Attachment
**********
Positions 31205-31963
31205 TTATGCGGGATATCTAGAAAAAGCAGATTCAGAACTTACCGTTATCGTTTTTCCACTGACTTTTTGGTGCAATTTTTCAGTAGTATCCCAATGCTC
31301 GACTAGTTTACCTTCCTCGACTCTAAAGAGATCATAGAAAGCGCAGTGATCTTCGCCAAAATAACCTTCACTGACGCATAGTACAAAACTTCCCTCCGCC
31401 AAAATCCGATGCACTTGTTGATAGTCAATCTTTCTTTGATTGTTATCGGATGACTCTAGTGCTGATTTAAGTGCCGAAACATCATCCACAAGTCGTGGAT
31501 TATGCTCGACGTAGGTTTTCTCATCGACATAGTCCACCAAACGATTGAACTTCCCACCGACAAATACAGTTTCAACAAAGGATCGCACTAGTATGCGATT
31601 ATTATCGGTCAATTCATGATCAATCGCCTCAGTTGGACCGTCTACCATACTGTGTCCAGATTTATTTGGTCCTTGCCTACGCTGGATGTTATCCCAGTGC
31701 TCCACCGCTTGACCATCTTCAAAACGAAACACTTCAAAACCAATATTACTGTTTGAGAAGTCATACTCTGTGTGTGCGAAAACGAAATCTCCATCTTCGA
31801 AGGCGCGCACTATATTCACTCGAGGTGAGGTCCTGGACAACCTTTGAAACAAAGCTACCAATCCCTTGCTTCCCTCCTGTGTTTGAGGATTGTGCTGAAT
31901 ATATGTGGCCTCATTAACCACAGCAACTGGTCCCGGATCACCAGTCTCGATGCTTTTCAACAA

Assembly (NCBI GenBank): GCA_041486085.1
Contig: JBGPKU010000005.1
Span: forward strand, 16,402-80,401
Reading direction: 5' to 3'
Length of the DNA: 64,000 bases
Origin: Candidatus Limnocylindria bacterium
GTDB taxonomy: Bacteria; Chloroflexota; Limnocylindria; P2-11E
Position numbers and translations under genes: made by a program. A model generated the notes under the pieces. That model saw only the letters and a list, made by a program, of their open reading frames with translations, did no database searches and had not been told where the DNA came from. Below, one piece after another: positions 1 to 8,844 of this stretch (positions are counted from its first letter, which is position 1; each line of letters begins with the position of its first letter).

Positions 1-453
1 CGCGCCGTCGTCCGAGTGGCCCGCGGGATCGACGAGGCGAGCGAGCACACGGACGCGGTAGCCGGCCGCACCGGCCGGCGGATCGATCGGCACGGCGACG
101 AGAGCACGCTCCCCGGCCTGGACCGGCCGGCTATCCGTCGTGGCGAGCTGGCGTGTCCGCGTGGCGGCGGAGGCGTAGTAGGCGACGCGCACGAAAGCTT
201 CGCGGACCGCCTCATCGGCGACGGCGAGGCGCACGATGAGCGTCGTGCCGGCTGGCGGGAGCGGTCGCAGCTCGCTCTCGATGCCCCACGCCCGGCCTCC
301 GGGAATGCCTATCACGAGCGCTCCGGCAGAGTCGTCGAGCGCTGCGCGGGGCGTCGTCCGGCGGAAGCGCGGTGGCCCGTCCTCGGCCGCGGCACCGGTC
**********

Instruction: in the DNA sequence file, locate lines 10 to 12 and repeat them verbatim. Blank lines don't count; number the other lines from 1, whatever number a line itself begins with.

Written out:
Assembly (NCBI GenBank): GCA_041486085.1
Contig: JBGPKU010000005.1
Span: forward strand, 16,402-80,401